Archive for Cauchy distribution

complex Cauchys

Posted in Books, pictures, Statistics, Travel, University life with tags , , , , , , , , , , , on February 8, 2018 by xi'an

During a visit of Don Fraser and Nancy Reid to Paris-Dauphine where Nancy gave a nice introduction to confidence distributions, Don pointed out to me a 1992 paper by Peter McCullagh on the Cauchy distribution. Following my recent foray into the estimation of the Cauchy location parameter. Among several most interesting aspects of the Cauchy, Peter re-expressed the density of a Cauchy C(θ¹,θ²) as

f(x;θ¹,θ²) = |θ²| / |x-θ|²

when θ=θ¹+ιθ² [a complex number on the half-plane]. Denoting the Cauchy C(θ¹,θ²) as Cauchy C(θ), the property that the ratio aX+b/cX+d follows a Cauchy for all real numbers a,b,c,d,


[when X is C(θ)] follows rather readily. But then comes the remark that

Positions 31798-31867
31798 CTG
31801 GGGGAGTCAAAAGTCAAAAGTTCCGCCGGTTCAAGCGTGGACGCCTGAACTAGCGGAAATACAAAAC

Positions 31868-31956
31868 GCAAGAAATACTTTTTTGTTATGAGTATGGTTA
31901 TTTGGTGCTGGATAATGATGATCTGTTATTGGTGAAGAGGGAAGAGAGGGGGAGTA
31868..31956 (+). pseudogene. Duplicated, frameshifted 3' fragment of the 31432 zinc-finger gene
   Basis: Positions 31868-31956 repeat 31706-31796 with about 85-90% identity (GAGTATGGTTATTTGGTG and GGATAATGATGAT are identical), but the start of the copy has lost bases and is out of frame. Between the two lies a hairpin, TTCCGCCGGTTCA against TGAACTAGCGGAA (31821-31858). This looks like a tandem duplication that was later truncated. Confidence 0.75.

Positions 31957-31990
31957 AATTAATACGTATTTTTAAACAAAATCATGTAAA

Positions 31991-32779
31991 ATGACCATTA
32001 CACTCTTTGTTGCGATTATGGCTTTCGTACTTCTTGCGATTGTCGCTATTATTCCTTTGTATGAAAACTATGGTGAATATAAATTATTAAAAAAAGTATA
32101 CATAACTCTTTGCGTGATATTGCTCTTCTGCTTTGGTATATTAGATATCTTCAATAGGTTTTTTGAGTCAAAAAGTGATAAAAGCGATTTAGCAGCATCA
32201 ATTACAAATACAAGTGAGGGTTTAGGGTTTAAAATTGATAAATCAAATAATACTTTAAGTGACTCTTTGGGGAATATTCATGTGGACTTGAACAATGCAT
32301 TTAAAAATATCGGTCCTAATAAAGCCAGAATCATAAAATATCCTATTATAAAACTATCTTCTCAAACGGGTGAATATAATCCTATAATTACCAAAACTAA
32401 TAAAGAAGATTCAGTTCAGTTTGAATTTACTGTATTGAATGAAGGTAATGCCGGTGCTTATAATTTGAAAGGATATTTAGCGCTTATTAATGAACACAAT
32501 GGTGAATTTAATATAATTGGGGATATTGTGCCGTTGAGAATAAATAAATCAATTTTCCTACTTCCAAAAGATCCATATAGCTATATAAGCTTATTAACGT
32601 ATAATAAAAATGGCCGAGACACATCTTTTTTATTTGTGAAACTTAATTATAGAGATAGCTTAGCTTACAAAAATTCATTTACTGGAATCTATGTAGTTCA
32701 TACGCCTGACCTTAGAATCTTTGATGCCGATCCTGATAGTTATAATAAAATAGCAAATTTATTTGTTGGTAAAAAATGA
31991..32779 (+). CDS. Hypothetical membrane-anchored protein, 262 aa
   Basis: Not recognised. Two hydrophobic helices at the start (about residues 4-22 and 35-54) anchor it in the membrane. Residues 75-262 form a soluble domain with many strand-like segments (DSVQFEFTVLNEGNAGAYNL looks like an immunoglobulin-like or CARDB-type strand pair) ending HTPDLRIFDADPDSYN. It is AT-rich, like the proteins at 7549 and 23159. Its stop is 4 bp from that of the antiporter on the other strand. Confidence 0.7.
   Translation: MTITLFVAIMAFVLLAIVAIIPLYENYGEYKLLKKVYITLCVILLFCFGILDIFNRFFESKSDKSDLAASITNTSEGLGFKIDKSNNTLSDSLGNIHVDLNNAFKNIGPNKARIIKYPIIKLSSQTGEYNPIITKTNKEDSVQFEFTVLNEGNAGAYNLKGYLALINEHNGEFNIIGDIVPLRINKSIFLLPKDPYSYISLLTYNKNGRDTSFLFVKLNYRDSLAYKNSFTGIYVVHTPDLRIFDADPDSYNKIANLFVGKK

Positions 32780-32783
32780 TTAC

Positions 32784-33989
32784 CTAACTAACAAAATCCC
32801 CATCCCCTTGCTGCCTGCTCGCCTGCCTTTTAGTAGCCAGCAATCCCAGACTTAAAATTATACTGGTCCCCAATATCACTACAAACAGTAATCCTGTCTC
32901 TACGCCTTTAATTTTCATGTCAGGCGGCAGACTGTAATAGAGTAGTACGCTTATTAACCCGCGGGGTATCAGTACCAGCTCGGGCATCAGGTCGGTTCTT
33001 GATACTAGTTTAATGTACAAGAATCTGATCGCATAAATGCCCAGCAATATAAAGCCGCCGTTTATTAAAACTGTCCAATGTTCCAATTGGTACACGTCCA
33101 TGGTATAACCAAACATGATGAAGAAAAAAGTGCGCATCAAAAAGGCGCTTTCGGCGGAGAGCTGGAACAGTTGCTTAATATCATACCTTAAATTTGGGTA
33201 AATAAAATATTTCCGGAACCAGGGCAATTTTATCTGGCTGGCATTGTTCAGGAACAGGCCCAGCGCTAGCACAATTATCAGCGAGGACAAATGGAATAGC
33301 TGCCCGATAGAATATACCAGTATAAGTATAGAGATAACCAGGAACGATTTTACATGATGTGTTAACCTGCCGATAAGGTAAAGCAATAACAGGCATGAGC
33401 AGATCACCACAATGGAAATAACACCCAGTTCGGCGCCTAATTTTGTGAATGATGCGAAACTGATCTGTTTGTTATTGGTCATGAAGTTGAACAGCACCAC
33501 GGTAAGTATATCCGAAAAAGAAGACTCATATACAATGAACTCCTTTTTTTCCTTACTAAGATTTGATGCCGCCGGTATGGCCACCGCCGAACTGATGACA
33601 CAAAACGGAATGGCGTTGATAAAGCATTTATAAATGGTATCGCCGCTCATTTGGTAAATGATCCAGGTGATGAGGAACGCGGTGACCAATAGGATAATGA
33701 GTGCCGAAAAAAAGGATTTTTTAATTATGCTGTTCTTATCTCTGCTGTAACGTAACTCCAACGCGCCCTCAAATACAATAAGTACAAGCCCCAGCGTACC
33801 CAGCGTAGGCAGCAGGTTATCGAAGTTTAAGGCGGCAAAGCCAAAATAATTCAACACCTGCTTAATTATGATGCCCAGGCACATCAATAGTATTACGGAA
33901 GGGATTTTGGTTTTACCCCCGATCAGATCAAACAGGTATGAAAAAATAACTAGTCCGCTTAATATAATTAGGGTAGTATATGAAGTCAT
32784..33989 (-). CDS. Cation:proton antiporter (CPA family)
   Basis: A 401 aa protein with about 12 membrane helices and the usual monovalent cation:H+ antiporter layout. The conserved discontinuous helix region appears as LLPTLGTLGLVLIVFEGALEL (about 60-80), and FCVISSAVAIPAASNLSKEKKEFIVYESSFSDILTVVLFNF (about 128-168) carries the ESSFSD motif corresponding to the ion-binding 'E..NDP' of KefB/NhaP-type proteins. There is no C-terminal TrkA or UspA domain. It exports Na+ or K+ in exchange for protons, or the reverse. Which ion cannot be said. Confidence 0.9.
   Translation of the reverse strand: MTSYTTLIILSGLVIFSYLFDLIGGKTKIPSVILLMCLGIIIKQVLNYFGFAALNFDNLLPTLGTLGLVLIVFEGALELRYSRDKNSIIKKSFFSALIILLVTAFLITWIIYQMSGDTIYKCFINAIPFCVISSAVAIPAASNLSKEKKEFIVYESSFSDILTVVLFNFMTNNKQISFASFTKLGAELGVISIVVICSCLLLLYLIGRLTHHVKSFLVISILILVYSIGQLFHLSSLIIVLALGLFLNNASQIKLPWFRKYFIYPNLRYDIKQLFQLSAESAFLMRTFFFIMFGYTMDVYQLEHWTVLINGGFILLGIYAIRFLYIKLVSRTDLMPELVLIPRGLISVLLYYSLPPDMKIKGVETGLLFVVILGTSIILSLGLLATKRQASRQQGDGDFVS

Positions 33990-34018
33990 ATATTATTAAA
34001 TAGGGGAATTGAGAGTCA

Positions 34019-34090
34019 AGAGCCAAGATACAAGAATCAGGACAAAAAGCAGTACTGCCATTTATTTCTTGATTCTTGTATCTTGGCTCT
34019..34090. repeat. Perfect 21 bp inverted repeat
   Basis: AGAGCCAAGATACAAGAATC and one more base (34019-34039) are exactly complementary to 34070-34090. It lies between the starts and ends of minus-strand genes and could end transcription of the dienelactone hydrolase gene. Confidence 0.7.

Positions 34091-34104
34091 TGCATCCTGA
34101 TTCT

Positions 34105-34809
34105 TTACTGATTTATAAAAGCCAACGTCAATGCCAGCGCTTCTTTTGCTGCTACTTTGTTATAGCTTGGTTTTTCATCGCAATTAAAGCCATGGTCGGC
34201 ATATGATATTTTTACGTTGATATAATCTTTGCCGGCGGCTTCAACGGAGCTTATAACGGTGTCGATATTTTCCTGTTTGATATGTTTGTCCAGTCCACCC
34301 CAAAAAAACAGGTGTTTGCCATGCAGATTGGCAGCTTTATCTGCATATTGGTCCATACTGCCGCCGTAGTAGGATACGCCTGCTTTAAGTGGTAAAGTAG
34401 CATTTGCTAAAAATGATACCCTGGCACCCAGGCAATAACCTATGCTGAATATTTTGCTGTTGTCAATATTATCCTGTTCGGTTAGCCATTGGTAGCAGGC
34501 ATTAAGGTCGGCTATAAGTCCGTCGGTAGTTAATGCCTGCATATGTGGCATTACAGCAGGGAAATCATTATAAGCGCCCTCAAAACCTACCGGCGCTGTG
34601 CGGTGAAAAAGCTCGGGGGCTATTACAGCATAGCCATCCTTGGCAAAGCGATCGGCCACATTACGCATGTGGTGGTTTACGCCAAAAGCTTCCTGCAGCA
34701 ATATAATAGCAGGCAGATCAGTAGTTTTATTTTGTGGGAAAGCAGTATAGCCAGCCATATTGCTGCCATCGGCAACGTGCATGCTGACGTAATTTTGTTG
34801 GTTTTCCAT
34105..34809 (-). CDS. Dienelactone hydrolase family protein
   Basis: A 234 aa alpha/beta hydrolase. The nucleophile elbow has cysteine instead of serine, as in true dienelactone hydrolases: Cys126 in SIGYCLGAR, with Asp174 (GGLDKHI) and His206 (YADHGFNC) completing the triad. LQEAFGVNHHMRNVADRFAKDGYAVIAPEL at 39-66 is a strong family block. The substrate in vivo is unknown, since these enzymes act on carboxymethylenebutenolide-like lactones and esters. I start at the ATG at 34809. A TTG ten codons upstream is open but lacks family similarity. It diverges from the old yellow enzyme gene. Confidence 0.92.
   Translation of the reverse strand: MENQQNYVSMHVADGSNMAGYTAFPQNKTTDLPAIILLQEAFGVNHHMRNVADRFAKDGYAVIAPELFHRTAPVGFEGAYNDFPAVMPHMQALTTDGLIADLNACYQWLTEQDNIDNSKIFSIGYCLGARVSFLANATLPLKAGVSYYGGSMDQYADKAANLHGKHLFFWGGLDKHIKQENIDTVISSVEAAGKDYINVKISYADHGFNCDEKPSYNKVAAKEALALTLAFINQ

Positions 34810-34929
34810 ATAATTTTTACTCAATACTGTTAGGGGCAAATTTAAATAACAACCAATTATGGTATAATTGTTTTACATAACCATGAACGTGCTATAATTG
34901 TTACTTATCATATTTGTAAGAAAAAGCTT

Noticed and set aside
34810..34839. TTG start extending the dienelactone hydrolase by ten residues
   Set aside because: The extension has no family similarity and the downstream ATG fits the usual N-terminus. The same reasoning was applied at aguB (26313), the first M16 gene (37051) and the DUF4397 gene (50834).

“those properties follow immediately from the definition of the Cauchy as the ratio of two correlated normals with zero mean.”

which seems to relate to the conjecture solved by Natesh Pillai and Xiao-Li Meng a few years ago. But the fact that  a ratio of two correlated centred Normals is Cauchy is actually known at least from the1930’s, as shown by Feller (1930, Biometrika) and Geary (1930, JRSS B).


Posted in Books, Mountains, Running, Statistics, Travel, University life, Wines with tags , , , , , , , , , on March 1, 2016 by xi'an

Crêt Saint-Michel, Morgiou, Marseille, June 8, 2010Thanks to a very early start from Paris, and despite horrendous traffic jams in Marseilles, I managed to reach CIRM with ten minutes to spare before my course. After my one-hour class, I was suddenly made aware of the (simplistic) idea that the slice sampling uniforms are simply auxiliary, meaning they can be used in many different ways.